Part 1: A Painting Primer 

Exhilarating or overwhelming? 

For some people, walking into a paint store feels like being a kid in a candy store – so many delicious colors to mix and match to perfection. For others, the sheer volume of choices leaves them paralyzed. 

If you fall into the second category (and many of us do!), this blog’s for you. We spoke to Ann Pailthorp, Color Consultant for Regal Paint Centers. Ann and her team of design consultants help customers just like you narrow down their choices and pick the perfect paint. Ann is also an artist and designer, so she has a keen eye for what looks good. . . and what doesn’t. 

Ann broke down the process into steps, so whether you’re repainting, renovating, or building from scratch, you can pick the right paint with confidence.

1. Choose your paint product

Paint companies produce a variety of products, each one best suited for specific materials and conditions. Choosing the right product will give you a more beautiful, longer-lasting result. Therefore, Ann’s consultants begin with two questions: 

  1. What material are you painting? Common materials can be kitchen cabinets, molding, drywall, or masonry. 
  2. Was the material previously painted? This helps determine whether you need a complete primer and topcoat system or not. 

With that information, a paint professional can guide you to the best-fit product for your paint job. 

Pro tip: Choose the best possible product that your budget allows. Painting takes time, energy, and effort. Invest in a quality product so the paint job will last.  

2. Choose a sheen

Now that you have your paint product, you can decide on its sheen. “Choosing the right sheen for a project is about striking a balance between aesthetics and performance,” says Ann. 

Pro tip: Sheens going from least glossy to most glossy are: 

Flat -> Matte -> Eggshell -> Satin -> Semi-gloss -> Gloss 

Take woodwork, for example. “When it comes to woodwork in a home, some people love a timeless gloss, but the majority of our customers choose a semi-gloss or even a satin finish,” explains Ann. “All will perform well on woodwork, so it’s truly a matter of aesthetics and personal preference when choosing between these three options.” 

The same is true for walls. There’s no right or wrong but make an informed decision. The more matte the finish, the more it will cover imperfections on the wall. The glossier the finish, the more durable and easy to clean it is.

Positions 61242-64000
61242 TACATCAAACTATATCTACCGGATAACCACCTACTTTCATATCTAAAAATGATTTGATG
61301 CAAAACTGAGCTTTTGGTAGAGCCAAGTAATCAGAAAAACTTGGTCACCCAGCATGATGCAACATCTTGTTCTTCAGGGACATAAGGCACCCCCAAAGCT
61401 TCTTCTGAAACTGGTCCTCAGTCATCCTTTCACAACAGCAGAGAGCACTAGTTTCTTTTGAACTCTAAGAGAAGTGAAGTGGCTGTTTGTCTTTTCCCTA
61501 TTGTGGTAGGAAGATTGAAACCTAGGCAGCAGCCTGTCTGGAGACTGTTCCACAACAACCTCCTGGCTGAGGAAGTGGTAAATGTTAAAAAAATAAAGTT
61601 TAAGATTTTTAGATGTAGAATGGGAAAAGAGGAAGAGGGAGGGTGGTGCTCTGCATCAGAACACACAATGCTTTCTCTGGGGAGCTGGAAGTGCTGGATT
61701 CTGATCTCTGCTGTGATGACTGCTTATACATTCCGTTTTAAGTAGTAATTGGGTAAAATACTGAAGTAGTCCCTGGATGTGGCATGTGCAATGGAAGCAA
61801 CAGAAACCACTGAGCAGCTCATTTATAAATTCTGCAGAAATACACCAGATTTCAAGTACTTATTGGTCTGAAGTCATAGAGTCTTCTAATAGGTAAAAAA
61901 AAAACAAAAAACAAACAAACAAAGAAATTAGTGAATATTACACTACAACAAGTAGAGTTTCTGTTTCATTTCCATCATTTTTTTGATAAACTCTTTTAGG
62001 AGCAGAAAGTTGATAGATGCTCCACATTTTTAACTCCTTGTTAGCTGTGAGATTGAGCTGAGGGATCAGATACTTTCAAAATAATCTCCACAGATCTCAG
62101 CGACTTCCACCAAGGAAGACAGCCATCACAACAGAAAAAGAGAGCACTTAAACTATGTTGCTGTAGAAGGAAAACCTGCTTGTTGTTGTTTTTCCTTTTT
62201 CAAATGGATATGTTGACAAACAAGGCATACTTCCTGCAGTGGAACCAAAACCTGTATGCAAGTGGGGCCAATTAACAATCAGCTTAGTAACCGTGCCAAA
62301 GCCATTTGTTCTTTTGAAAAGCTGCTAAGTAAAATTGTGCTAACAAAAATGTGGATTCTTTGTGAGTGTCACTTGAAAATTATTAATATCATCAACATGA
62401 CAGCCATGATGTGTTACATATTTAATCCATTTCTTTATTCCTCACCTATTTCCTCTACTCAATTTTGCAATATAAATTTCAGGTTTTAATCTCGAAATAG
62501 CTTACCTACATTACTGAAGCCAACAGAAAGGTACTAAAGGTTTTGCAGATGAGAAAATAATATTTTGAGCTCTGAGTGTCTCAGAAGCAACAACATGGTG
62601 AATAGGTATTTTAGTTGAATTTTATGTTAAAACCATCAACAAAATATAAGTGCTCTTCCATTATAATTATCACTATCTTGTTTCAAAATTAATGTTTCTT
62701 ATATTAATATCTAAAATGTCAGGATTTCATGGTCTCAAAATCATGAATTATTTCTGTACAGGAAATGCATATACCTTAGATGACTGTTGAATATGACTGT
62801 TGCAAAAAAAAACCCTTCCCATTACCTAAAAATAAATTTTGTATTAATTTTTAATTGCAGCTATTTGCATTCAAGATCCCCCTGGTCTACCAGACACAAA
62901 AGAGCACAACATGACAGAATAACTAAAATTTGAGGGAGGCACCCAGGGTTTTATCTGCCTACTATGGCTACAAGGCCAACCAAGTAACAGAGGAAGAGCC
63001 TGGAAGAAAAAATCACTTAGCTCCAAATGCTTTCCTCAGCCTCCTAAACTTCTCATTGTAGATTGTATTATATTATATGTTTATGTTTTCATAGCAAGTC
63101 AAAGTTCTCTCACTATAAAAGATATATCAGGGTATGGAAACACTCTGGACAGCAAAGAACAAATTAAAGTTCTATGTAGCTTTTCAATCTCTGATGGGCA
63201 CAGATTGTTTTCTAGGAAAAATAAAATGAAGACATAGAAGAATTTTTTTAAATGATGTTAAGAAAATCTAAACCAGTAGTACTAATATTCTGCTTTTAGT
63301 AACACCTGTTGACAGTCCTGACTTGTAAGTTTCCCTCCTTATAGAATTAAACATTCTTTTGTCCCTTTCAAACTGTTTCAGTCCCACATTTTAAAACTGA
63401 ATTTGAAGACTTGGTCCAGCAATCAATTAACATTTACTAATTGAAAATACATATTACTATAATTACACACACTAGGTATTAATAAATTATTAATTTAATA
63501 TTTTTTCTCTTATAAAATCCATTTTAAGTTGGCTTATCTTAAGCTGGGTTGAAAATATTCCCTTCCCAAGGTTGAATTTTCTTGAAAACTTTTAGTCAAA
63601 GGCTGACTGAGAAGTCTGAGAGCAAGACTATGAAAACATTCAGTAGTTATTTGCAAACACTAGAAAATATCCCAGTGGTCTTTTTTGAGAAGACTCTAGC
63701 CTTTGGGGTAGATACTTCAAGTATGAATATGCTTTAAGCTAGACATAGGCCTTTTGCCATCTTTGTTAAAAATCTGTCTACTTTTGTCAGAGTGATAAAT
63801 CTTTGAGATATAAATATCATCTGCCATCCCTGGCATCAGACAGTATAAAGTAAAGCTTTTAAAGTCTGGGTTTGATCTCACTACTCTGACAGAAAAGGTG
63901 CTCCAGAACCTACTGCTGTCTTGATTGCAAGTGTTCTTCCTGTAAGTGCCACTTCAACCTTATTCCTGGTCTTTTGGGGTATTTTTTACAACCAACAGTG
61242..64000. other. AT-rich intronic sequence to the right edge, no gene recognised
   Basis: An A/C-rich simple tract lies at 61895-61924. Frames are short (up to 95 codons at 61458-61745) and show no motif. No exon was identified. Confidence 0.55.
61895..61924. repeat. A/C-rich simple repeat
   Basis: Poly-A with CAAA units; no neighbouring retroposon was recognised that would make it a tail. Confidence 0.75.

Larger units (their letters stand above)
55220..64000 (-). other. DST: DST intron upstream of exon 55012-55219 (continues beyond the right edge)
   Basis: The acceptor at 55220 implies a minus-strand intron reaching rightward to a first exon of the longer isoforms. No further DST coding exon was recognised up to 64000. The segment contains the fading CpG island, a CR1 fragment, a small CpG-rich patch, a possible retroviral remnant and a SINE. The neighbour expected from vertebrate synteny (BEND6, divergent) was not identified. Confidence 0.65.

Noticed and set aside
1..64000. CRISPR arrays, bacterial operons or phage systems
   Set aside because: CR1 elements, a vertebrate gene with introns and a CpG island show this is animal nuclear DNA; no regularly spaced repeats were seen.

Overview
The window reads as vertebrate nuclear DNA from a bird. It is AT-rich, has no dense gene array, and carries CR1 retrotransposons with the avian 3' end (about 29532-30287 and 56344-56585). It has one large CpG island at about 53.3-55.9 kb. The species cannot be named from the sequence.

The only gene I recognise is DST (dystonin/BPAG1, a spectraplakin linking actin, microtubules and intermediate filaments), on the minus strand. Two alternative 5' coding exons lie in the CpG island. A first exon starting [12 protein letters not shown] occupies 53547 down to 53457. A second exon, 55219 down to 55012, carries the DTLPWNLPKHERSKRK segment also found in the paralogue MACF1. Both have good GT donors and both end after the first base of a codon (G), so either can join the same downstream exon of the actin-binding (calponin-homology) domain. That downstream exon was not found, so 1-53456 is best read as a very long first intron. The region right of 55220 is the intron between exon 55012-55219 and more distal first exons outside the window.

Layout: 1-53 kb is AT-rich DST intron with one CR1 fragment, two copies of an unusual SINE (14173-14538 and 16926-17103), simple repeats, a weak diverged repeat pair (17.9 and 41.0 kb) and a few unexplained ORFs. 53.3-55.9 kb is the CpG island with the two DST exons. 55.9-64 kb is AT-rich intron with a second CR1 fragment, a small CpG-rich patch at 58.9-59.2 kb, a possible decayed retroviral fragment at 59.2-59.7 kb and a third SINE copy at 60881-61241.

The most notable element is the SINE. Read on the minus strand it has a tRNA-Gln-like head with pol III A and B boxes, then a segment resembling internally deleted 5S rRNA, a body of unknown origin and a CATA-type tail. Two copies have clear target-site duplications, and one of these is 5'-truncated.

Ann says that most customers choose an eggshell finish for their walls. “It has enough sheen to reflect some light, creating a soft glow while also being washable. It’s a beautiful and practical choice even for high-traffic areas.” 

But don’t rule out other sheens. A matte finish can be an excellent choice for low-traffic areas like a dining room or bedroom. On the other end of the spectrum, gloss on the walls can create a stunning effect, like a lacquered jewel box. But be aware that painting walls with glossy paint isn’t a DIY job. The wall needs to be perfectly smooth, and the paint is applied with a sprayer.  

Blue Living Room

Figure 1: The high gloss paint in this room beautifully reflects light from all angles. Photo credit: Benjamin Moore

3. Choose a color 

Now you have your product and your sheen, and you’re ready to move on to color. Once again, Ann begins by asking questions: 

  • Are there any architectural elements in your home that you want to highlight? 
  • Are there any architectural elements whose visual impact you want to diminish? 
  • What kind of artificial light is in the room? 
  • What direction does the room face? “South facing rooms are a dream to select colors for. Just about any color will work, but in cooler North facing rooms, colors can easily fall flat,” says Ann. 
  • What other colored elements will be in the space, such as rugs or furniture? 

And the most important consideration is always a person’s likes and dislikes and the feel they want for the space. 

Figure 1: The orange paint (see wall on the far left) is a bold choice to complement the shower accent tiles in this Touchstone bathroom remodel.

4. Create a color scheme